Is the coronal magnetic field braiding?
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|1st Author:||Markus Aschwanden|
|Published:||11 March 2019|
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How messy is the solar corona? The most beautiful high-resolution images we have seen from the Transition Region And Coronal Explorer (TRACE) and from the Atmospheric Imaging Assembly (AIA) onboard the Solar Dynamics Observatory (SDO) exhibit paramount arcades of semi-circular loops, which are usually rooted near a sunspot in active regions, and have been interpreted as basically dipolar magnetic field configurations. In the simplest version, these loops appear like the field lines of a horse-shoe magnet, which confirms their dipolar nature.
Sometimes, especially when solar flares become frequent in an active region, these bipolar loop arcades become twisted into sigmoids, as the Soft X-Ray Telescope on Yohkoh prominently displayed. This geometry of twisted sigmoids can be fittingly modeled by vertical currents above sunpots or other magnetic charge concentrations. Mathematically speaking, such helically twisted loops mimic divergence-free and force-free solutions for the geometry of the magnetic field, as it is expected from the MHD equations. We always were interested in such force-free solutions, because in the absence of forces, the field must be stationary and is therefore the most likely state in which a dynamical system is observed. Tacitly we assume that the geometry of coronal loops outlines the "true" coronal magnetic field.
So, after we have an explanation for helically twisted loops, we might play around with these field lines by twisting them more and more, perhaps up to several turns, to see if there are additional force-free solutions (see cartoons in Figure 2, which shows helical twists of zero, one, two, and three twisting turns. The celebrated Gauss had played around with such rubber bands, which can be twisted around each other as shown in the Figure. He tried to quantify these twists with a mathematical definition, and came up with a "linkage number" obtained by counting the number of windings (or helical turns). This is a part of the mathematics of topology with applications in molecular biology, DNA strands, material science, fluid mechanics, and astrophysics.
Here we are interested in measuring the linkage number of coronal loops. Fortunately, we now have a computational scheme (with the somewhat pathological name ``verical-current approximation nonlinear force-free field, VCA-NLFFF) code , that can fit force-free helical field lines to coronal loops as they are observed with AIA. A geometric definition of a helically twisted loop is depicted in Figure 1, and a typical fitting run with real data is shown in Figure 3, which shows a sigmoid with a twist of about a half turn. We measured this number of twists in 15 different active regions and always find that the number of helical twists is less than about a half turn (Figure 4). It is now widely accepted that coronal loops that are twisted more than a full turn become kink-unstable and erupt , which perfectly explains the absence of highly twisted (more than one full turn) flux tubes in a stationary active regions.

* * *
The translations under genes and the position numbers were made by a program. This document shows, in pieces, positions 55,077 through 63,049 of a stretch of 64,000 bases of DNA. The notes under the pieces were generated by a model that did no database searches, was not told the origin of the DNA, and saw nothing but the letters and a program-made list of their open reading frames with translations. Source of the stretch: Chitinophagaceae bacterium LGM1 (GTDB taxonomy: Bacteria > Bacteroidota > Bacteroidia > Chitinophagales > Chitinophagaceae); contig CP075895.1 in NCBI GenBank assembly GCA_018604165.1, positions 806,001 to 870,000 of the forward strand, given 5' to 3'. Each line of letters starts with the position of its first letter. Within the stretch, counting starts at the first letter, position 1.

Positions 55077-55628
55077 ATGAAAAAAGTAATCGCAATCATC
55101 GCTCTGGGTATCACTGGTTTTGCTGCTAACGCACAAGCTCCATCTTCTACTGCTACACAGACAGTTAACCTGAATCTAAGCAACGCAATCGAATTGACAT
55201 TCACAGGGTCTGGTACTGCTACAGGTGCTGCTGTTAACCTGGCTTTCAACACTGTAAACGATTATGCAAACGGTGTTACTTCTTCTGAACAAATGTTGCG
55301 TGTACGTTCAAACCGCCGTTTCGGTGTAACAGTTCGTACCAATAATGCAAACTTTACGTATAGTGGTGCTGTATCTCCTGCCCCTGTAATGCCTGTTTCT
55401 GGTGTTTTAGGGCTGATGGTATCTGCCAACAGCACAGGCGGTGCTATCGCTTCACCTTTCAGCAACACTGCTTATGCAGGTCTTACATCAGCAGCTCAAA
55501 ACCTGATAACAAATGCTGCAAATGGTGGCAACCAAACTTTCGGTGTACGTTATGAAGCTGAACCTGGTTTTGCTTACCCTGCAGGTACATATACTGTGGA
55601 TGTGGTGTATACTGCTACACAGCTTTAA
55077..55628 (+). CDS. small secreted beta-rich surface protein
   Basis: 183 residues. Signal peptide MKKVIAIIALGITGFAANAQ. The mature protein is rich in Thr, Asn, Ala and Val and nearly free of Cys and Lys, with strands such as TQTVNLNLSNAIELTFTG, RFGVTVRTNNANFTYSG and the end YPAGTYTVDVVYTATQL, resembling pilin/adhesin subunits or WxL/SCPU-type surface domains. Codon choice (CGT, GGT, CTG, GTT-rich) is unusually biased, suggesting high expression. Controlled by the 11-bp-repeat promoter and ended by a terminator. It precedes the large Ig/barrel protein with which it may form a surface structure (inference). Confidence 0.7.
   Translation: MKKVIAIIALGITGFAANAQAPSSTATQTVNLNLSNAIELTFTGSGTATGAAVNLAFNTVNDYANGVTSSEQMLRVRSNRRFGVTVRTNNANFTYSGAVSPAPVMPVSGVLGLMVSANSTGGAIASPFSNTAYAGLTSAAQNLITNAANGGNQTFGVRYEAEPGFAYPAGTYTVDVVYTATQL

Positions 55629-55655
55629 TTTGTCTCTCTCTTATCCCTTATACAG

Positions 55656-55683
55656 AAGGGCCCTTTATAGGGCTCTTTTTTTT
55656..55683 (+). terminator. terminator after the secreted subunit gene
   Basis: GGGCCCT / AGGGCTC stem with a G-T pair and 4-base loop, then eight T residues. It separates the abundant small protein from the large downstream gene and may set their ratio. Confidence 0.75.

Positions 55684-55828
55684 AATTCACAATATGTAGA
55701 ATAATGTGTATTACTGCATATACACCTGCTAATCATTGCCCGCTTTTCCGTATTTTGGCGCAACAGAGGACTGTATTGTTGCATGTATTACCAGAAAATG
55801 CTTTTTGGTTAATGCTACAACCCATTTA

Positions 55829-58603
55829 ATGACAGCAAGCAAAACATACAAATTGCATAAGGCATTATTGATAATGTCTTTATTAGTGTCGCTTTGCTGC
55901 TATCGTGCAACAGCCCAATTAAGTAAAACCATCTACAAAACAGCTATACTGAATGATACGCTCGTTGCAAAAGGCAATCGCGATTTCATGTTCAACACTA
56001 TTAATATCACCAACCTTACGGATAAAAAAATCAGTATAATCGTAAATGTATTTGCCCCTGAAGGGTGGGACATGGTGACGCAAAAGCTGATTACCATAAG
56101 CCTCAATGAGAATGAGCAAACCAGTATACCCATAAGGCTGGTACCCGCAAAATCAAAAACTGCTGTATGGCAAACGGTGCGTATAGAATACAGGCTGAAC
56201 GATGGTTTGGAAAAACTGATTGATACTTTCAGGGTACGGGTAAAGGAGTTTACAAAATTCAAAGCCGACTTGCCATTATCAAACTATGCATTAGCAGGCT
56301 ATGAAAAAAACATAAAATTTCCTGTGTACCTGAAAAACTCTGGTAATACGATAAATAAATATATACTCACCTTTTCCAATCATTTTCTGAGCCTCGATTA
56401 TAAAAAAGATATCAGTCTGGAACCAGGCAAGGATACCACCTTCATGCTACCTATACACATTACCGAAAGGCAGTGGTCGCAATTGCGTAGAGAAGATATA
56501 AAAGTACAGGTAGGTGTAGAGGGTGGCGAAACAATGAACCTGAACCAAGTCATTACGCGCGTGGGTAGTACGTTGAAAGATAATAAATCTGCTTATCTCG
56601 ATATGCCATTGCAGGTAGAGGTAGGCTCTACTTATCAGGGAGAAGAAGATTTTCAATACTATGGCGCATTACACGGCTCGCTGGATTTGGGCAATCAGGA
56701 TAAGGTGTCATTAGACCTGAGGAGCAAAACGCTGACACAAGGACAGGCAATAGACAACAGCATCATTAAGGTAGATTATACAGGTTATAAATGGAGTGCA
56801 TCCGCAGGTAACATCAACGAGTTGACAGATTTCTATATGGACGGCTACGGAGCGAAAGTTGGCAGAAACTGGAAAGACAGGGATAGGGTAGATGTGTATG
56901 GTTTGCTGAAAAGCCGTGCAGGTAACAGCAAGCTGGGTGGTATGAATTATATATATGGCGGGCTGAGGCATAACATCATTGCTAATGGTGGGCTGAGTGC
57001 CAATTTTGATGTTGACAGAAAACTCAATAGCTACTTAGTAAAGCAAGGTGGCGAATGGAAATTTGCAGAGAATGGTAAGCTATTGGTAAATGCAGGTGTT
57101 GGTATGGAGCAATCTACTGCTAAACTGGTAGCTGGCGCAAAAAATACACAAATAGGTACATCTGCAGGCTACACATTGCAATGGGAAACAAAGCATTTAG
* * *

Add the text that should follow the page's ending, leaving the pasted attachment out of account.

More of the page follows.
Why are we doing this topological exercise? Well, if the helical twisting exceeds one full turn (see Figure 2 with L = 1), or more (L = 2 or 3), we can describe this as a braiding topology of these intertwined loops. However, as Figure 4 shows, sigmoids are never twisted more than a half turn, and therefore, they are not actually braiding (Ref. ). This has far-reaching consequences, because many theoretical models of coronal heating assume that loops do necessarily braid in the corona , supposedly on unresolved spatial scales. Taking our new results of non-braiding coronal loops at face value, it appears that braiding does not occur in the corona. This does not exclude non-forcefree magnetic fields and braiding dynamics in the transition region and chromosphere, where the plasma beta parameter (i.e., the ratio of the thermal energy to the magnetic energy) can be smaller than unity, so that magnetic forces no longer dominate. This conclusion saves the theoretical nanoflare hypothesis originally proposed by Parker , if his nanoflares are placed down into the chromosphere or transition region, rather than in the force-free and non-braiding corona as originally proposed.